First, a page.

Blog Archives

C# 6.0 – Elvis operator and other improvements


Microsoft has released yet another version of .Net framework (4.6) and C# (6.0). In this post I am highlighting few improvements released as part of C# 6.0 which will largely benefit day to day development activities of a C# developer.

Elvis operator or formally called null conditional operator (?.) makes the null check simple. In a highly hierarchical object structure this operator reduces the length of code required to check for null and proceed further.

public class Sale
public Order orderItem { get; set; } = new Order();
public class Order
public int orderId { get; } = 101;

To read the value of orderId from main() class, null checks are required on objects of two of its hierarchical structure.

Sale sale = new Sale();

if(sale != null && sale.orderItem !=null && sale.orderItem.orderId > 0)
Console.WriteLine(string.Format("In older C#, value is {0}", sale.orderItem.orderId));

if (sale?.orderItem?.orderId >0)
Console.WriteLine($"In 6.0 C#, value is {sale.orderItem.orderId}");

Elvis operator makes this simple by evaluating the above expression left to right. The expression sale?.orderItem?.orderId >0 evaluates to orderItem if the left operand sale is non-null; otherwise, it evaluates to null.

In the above class definition, you will observe the way I have initialized the properties. I have directly initialized orderItem next to the property definition and it’s called auto-property initializer. Also you will notice orderItem has only get and no setter, this feature is called get-only auto property.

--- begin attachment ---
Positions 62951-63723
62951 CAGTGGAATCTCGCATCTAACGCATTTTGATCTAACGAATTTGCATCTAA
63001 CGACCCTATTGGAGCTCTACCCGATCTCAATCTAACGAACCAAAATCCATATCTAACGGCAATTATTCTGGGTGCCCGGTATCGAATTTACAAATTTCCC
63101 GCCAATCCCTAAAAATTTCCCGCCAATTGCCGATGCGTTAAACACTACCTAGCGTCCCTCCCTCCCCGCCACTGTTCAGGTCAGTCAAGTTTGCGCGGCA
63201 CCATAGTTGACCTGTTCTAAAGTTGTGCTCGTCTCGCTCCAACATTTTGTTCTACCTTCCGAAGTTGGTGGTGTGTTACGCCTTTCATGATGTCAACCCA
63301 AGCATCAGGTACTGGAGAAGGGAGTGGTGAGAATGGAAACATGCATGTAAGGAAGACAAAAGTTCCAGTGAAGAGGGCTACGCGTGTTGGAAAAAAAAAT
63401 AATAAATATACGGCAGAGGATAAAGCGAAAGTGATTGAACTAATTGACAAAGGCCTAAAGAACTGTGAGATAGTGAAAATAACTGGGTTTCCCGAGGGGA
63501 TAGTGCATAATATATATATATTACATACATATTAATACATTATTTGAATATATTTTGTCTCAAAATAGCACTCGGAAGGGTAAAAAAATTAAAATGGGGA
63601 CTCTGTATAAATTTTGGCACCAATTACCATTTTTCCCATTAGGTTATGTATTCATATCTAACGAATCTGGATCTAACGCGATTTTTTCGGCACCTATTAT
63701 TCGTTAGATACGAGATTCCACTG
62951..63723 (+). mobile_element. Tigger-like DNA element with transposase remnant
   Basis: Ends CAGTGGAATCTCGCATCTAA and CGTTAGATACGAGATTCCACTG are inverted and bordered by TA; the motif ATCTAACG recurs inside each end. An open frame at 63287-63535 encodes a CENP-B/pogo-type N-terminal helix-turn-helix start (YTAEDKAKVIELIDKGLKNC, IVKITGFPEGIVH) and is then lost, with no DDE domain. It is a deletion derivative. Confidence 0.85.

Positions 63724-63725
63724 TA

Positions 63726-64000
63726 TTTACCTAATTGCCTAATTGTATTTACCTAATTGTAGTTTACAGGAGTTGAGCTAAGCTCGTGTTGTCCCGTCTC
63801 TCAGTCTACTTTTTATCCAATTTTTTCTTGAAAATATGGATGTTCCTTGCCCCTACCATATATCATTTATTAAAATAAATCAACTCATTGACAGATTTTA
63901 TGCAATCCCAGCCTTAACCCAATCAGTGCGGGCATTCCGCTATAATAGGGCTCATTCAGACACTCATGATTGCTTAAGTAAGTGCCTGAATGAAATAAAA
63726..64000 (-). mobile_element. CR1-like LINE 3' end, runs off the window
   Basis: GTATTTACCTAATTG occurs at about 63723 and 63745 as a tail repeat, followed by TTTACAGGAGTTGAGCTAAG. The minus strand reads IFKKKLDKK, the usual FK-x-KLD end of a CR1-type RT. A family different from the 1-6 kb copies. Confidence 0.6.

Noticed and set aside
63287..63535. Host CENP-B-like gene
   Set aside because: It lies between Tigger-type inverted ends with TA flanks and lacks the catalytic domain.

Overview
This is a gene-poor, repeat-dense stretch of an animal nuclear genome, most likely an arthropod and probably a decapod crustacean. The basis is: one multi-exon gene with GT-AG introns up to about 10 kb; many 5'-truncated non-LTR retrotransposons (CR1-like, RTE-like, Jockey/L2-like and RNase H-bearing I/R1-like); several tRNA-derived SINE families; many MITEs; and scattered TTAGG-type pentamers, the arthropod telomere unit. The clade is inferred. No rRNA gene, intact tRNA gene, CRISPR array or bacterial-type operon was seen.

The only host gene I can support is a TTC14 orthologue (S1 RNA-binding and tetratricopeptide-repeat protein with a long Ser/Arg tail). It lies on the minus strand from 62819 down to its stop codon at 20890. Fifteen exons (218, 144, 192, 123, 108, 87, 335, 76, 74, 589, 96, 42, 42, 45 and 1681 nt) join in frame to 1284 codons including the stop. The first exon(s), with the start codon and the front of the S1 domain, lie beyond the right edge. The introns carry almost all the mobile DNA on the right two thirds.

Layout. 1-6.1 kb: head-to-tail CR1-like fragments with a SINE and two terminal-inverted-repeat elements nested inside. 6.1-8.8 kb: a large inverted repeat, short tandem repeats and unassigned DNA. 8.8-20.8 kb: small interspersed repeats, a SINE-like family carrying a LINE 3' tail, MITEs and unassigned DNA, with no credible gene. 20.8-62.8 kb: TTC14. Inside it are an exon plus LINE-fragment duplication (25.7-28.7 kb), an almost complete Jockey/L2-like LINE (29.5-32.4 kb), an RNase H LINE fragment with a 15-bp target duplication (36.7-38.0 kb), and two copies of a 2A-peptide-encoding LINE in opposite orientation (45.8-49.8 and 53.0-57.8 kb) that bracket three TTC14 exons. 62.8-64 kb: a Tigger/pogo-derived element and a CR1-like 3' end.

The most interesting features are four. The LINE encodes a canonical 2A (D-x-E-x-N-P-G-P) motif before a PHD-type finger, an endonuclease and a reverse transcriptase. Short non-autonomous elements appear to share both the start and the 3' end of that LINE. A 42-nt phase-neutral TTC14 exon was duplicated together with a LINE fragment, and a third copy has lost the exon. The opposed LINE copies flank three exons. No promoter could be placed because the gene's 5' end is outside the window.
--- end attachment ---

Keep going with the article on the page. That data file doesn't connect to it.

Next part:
Also in the above code block you will notice, first I used string.Format to format the string and latter a special and simplified template to do the same. This is again a new feature in C# 6.0 called Interpolated Strings. An interpolated string expression creates a string by replacing the contained expressions with the ToString representations of the expressions’ results.


Handle optional parameterized method of VB.Net or COM in C#

Although optional parameters are actually a very good feature, C# does not support them. Now what about assemblies created in VB.Net with methods having optional parameter, how to call them from C# code? Since C# doesn’t support the concept of optional parameter, if you don’t supply required parameters while making a call to such methods, compiler will throw an error.

So how to handle this? There are many ways to address this issue:
1. If the required parameter is of any reference type such as String then you can use
System.Reflection.Missing.Value or  System.Text.Missing
While making call to such methods pass the above value as optional parameter.
2. Create a Wrapper class in VB.Net and overload the method with different available options. This assembly could be referenced by the original C# application.

Now the upcoming version of C# 4.0 is going to have a feature of Optional Parameter
C# 4.0 can both declare and consume optional parameters. Here’s a sample of a very simple method that declares a parameter as optional:

public static class OptionalDemoLib
public static void SayHello(string s = "Hello World!")

This means you can either call Do with one argument or without an argument, in which case the default value is used:

public static class OptionalDemo
public static void Main()
OptionalDemoLib.SayHello("Hello India!");